The map above shows how many young European adults (25-34) still live at home with their parents. Not surprisingly, there are large North-South and East-West divides. These can likely be explained for two reasons.
First, Mediterranean countries, such as Italy and Greece, have strong family focused societies that don’t have the same stigmas attached to living at home with your parents once you’re an adult.
Second, the financial crisis is likely also partially responsible, since countries that were hit the hardest also saw the biggest rise in those living with their parents.
Based on the data, Slovakia has the highest rate of those still living at home at 56.6%, while Denmark had the lowest rate at just 1.8%. The UK at 14.4% is in the bottom third and only marginally higher than the US (13.9%).
If you find yourself living with parents past age 25 you might some of the following books of interest:
- Under One Roof Again: All Grown Up And (Re)Learning To Live Together Happily
- All in the Family: A Practical Guide to Successful Multigenerational Living
- The Family Tree Historical Maps Book – Europe: A Country-by-Country Atlas of European History, 1700s-1900s
How do you feel about those who live with their parents past age 25? Leave your comments below:
erik smit says
Maybe both protestant religion and economic prosperity are factors that make countries green on this map.
I’d say that it’s interesting how the more religious countries are the ones that have worse economies (independently of the type of religion). The more atheist the country is, the better it prospers (and the less these age groups need to live with their parents).
Jonatan Alsop Beret says
Interesting, but why not this way: the more prosper a socitey gets, the less it relies in religious dogma. I think it does matter the order.
For the sake of my argument I would cite the communist economies (atheist but ruinous), and muslim medieval history (first they got properous, then they relaxed their religious views as Al-Andalus or the Ottoman Empire).
What do you think of it?
We’re both leaving out lots of cultural things that also play a big role in this, but yes, we can agree on what you pointed out 🙂
Czechia ist least religius country for more then a century with second highest rate of mamma-hotels.How can young Czechs built their own homes if thanks to 30 years of “democratic” development under US global leadership are earning 1/3 of German wages and live for 100% of German living costs (incl. real-estates prices)…?!?
Barbara Martin says
Partly, but not only. France is catholic and not especially prosperous and it has a low rate. But it is a social state, like the Scandiniavian countries. It offers young people (and any adult, actually, within certain conditions of revenue) a generous assistance to pay rent (250 euros per month, if I’m not mistaken), which means that only those who prefer to live with their parents do, basically. As for Scandinavian countries, as far as I know, and Denmark in particular, they also offer very generous aides to young people which make them financially independent early on.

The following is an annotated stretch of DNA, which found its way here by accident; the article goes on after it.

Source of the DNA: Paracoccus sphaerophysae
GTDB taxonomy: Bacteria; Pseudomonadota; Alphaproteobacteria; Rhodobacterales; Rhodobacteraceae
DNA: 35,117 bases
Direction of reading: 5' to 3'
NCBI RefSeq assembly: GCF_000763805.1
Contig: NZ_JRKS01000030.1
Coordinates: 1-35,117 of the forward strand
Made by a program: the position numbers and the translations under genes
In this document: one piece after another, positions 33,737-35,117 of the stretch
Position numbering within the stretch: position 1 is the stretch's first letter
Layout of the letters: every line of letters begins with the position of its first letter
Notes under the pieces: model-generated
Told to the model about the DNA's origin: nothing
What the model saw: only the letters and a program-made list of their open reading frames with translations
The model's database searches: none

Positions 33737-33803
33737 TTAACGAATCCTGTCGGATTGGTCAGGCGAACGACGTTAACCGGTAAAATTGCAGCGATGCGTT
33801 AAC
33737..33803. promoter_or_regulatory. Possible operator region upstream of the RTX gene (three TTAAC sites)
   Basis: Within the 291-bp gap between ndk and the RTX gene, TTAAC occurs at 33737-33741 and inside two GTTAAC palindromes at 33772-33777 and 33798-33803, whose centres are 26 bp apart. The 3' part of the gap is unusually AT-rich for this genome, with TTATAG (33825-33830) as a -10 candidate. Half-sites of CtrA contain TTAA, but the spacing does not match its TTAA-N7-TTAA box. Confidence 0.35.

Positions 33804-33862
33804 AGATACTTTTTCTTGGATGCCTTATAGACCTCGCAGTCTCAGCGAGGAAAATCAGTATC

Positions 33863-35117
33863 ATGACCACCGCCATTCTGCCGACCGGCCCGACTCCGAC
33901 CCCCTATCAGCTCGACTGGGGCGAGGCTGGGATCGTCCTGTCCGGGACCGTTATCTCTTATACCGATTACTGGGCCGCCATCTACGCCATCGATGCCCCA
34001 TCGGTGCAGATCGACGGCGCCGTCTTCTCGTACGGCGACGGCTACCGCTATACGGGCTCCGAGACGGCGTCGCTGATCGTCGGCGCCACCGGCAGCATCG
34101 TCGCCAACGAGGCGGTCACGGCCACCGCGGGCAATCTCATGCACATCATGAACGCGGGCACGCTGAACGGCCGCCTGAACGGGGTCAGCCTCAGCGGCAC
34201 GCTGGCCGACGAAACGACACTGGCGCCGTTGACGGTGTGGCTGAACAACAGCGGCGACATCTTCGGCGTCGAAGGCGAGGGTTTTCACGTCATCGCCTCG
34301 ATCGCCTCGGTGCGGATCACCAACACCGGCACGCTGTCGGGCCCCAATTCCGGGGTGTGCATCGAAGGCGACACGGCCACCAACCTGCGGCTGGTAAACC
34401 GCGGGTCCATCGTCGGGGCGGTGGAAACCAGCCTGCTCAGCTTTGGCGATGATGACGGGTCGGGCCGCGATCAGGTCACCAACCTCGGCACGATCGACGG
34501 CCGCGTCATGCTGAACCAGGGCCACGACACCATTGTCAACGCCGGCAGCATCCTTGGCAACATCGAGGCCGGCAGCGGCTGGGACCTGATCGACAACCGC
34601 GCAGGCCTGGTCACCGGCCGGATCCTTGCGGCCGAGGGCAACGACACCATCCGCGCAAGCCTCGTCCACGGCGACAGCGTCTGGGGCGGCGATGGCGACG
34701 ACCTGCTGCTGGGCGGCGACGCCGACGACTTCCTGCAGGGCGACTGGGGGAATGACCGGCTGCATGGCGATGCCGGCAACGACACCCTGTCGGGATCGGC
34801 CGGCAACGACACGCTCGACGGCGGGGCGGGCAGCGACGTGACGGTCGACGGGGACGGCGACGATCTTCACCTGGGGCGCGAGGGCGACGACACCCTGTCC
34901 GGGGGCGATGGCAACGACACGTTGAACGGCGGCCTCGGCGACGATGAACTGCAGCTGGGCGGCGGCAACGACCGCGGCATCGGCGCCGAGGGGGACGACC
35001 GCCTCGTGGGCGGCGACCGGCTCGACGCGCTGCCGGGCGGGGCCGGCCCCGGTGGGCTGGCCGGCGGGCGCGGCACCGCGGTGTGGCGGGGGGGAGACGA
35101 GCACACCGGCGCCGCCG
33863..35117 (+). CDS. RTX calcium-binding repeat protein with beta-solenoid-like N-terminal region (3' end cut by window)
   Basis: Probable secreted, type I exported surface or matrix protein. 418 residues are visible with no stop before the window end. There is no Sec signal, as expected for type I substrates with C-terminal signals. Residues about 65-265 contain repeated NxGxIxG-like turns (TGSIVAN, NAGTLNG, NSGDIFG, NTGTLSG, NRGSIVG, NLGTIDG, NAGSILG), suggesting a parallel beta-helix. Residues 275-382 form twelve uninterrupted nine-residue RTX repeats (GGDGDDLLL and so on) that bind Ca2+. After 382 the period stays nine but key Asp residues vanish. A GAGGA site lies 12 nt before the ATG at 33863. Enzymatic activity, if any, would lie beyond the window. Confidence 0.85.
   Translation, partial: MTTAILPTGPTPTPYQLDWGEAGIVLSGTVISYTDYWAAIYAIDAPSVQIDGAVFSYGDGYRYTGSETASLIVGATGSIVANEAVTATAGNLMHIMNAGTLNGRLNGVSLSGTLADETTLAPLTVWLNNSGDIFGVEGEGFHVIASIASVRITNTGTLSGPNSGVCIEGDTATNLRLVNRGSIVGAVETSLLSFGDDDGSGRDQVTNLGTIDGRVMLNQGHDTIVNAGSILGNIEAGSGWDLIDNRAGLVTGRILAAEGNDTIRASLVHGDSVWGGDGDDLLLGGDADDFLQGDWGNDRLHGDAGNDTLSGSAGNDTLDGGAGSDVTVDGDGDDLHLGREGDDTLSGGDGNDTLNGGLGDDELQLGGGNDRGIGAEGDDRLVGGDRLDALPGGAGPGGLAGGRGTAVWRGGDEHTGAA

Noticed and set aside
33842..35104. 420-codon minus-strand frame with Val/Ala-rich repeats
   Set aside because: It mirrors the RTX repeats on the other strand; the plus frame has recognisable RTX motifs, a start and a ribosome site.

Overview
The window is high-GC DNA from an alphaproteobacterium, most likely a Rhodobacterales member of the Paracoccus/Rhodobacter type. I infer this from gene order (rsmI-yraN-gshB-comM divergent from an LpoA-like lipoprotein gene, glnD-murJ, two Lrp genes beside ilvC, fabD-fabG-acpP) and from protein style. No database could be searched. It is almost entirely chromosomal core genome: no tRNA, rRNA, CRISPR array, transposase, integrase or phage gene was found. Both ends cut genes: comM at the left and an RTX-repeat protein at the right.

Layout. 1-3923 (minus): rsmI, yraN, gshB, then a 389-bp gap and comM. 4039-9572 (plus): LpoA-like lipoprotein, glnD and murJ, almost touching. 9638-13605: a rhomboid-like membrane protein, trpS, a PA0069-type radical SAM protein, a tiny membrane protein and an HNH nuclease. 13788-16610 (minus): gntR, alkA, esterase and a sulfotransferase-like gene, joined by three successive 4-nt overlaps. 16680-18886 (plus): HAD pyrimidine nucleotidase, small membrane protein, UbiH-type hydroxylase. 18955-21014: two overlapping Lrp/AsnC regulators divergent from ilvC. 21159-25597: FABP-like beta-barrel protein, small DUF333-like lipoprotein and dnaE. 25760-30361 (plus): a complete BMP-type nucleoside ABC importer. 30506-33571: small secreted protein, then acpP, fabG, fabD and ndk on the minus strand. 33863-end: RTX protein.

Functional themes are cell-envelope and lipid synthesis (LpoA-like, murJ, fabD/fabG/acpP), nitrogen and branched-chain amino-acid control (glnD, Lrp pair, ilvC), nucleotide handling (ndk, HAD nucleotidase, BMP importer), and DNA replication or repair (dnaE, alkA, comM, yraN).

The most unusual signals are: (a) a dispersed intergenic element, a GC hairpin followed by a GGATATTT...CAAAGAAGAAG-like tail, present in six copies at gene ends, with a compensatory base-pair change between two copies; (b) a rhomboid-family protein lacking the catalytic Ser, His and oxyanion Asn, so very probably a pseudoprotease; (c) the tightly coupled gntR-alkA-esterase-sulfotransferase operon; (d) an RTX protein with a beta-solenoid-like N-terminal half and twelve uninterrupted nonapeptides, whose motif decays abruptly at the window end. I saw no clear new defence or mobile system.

i don’t understand why should the taxpayers pay for this??
Ok, so in denmark young students live alone and the government pays for everything. This is stupid, because it’s not possible that there are no people living near the university. I have my university 15 km away, why should i rent a flat?? This is wasting money!!
Lisi Kay Freeman-Alarcón says
Those who live off of their parents post teenagehood all the way into late adult-hood begin to become complacent and believe they are entitled to be spoilt in all other relationships. People should be incentivised to become independent as soon as they hit 25, at least. Of course, in cases of emergency or extreme poverty/injury there are exceptions as to aining for total independence but, honestly the problems begin especially when men start adopting ideas that their girlfriend should take care of them like their mother in a slave-based fashion i.e the self-indulgence of thinking that your parents should care for you like a baby until you die will never incentivise true responsibility into entering manhood. The man then becomes a man-child living off of women.
Both man and a woman should be married with each person contributing just as much as the other where and when possible.
living alone requires a job, that this job includes a salary and that this salary can be used for paying basic needs as a house (at least a room on one) food, clothes, movement requirements ..
In Greece or Spain the unemployment rate is above 25% (higher in some areas). In spain there was also a construccion bubble that made the houses impossible to be paid; while the prices falled, they didnt falled enough in order to keep the economy. so prices are still far too high. And jobs in spain are not like on other places. To begin with, you can have a job and pay for doing it (is called practics period, but they tend to be long, really long) while when you finally get a job with a salary, this salary (if you are lucky on the amount of hours that you can work) uses to be low. As example, on cities like barcelona, an appartment rent is not under 700 € month, while the average salary is around the 900 euros month.. as average, including the very well paid people here.
So no matter the religion factor or the mediterranian family factor: pick an american, a brittish or a sweden, tell him to pay for work, or to be paid for work around 400 or 500 € in the lucky version, and tell him that with that money he should go to live alone on a room on a shared house (of course not an small unequipped appartment for him alone), paying 400 € for that, and tell him that with the rest of the money should live the rest of the month and paying everything else.
Is not a matter of having universitary studies neither. Same issue.
In the other hand, public administration in spain and other mediterranian countries is not at all the same than in uk or u.s. If you dont find a job and decide to be a freelance, you begin by paying around 300€ each month, doesnt matter if you earn money or not, because you are freelancer. So public administration doesnt help neither to change the things.
No, people in southern countries is not dumb nor idiot nor lazy, but why would we let the reality smash a nice picture?